The information in this site is intended for use as educational material to assist landowners, farmers, and their advisors in understanding various laws, regulations, and lease provisions.  It is not intended, and should not be used, as a substitute or replacement for individual legal advice.  Landowners and farm operators should consult a lawyer and other relevant professionals prior to entering a lease agreement.  Reasonable efforts have been made to ensure the accuracy of the information contained herein; however, the content and interpretation of laws and regulations are subject to change.  The effect of future legislative, administrative, and judicial developments cannot be predicted.  For these reasons, the utilization of these materials by any person represents an agreement to hold harmless the author, the Agricultural Law Center, Drake University and the Law School, the Leopold Center, and Iowa State University for any liability, claims, damages, or expenses that may be incurred by any person as a result of reference to or reliance on the information contained in this site.

The purpose of this tool is to lead interested landowners and others through information that can be used to  encourage tenants to conserve the land’s natural resources and promote long-term productivity.  The questions and answers are meant to direct landowners to certain topics and considerations based on their particular circumstances and priorities.

This tool focuses on conservation of on-farm resources.  There are other areas of concern a landowner can address that promote the sustainability of the overall agricultural system, such as protecting the off-farm environment, providing access to land for new farmers, promoting public access to natural resources and agriculture, and assisting in improving the quality and diversity of the local economy.  These are important topics and concerned parties can review The Landowner’s Guide to Sustainable Farm Leases for more information on how landowners can address these topics in the lease agreement.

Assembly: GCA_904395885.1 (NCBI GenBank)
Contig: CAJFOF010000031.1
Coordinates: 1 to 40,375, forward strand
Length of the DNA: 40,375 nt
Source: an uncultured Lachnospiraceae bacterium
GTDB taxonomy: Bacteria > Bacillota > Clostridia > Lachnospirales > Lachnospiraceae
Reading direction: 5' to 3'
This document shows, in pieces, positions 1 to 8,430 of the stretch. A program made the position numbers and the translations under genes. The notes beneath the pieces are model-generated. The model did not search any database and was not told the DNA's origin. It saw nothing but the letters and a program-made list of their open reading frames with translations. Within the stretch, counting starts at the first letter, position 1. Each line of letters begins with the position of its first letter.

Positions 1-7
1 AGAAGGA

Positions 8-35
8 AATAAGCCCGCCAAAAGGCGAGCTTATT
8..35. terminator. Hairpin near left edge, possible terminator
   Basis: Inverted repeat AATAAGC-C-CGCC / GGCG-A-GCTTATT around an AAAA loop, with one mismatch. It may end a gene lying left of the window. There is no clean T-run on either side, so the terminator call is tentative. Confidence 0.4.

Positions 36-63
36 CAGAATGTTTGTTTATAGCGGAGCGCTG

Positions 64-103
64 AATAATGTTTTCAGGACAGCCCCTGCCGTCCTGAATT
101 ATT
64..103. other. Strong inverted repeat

The long-term productivity of a farm is, of course, dependent on the farm’s natural resources.  There are a variety of ways to encourage your tenant to conserve the farm’s resources.  It should be noted that these methods can be used in conjunction with one another.  For instance, using provisions that require specific conservation practices may require greater cost-sharing in order to make the lease arrangement economically feasible for the tenant.

The goal is to address the nature of the issue of concern to the landowner, the relevant laws relating to the issue, what provisions might address the issue in a written lease agreement, and how the issue and relevant lease provisions impact other considerations in a farm lease arrangement.

What methods are you willing to use to encourage conservation of on-farm resources?

1. Increasing Tenure Confidence and Long-Term Leases

A tenant’s decision to adopt conservation and other sustainable practices depends on a variety of factors; but perhaps most significant, especially in relation to long-term improvements, is land tenure security.  A tenant that is confident in their ability to farm the land for an extended period of time has a greater stake in the long-term productivity of the land.  This option is ideal for those seeking to establish a long-term relationship with a tenant.  However, there are provisions that can make long-term leases more appealing to landonwer’s that are hesistant in entering a long-term lease.

2.  Risk-Sharing

Farming has always contained a certain amount of risk.  However, competition for increasingly expensive farmland and rising costs for farm inputs, such as fuel and seed, can make it difficult for farmers to take on more risk.  And, many sustainable practices, while beneficial to the long-term production of the land, do contain or are at least perceived to contain an additional amount of risk, especially in the first years of adoption.  But, there are ways you, as the landowner, can reduce the tenant’s risk.  This will mean, of course, that you might increase your own risks regarding income from the farm.  This makes for an appealing option for those less reliant on steady income from their land.

3.  Cost-Sharing

Sharing the costs of certain practices can go a long way to enable your tenant to conserve farm resources.  There are a number of ways this can be done, but it might require at least a temporary reduction in the income you receive from the farm.

4.  Conservation Provisions

The previous three answers dealt with measures that encourage the tenant to conserve the farm’s resources and long-term productivity.  Conservation provisions, however, describe the terms of a lease arrangement that are used to require specific conservation practices or establish threshold requirements relating to soil nutrients or soil loss limits.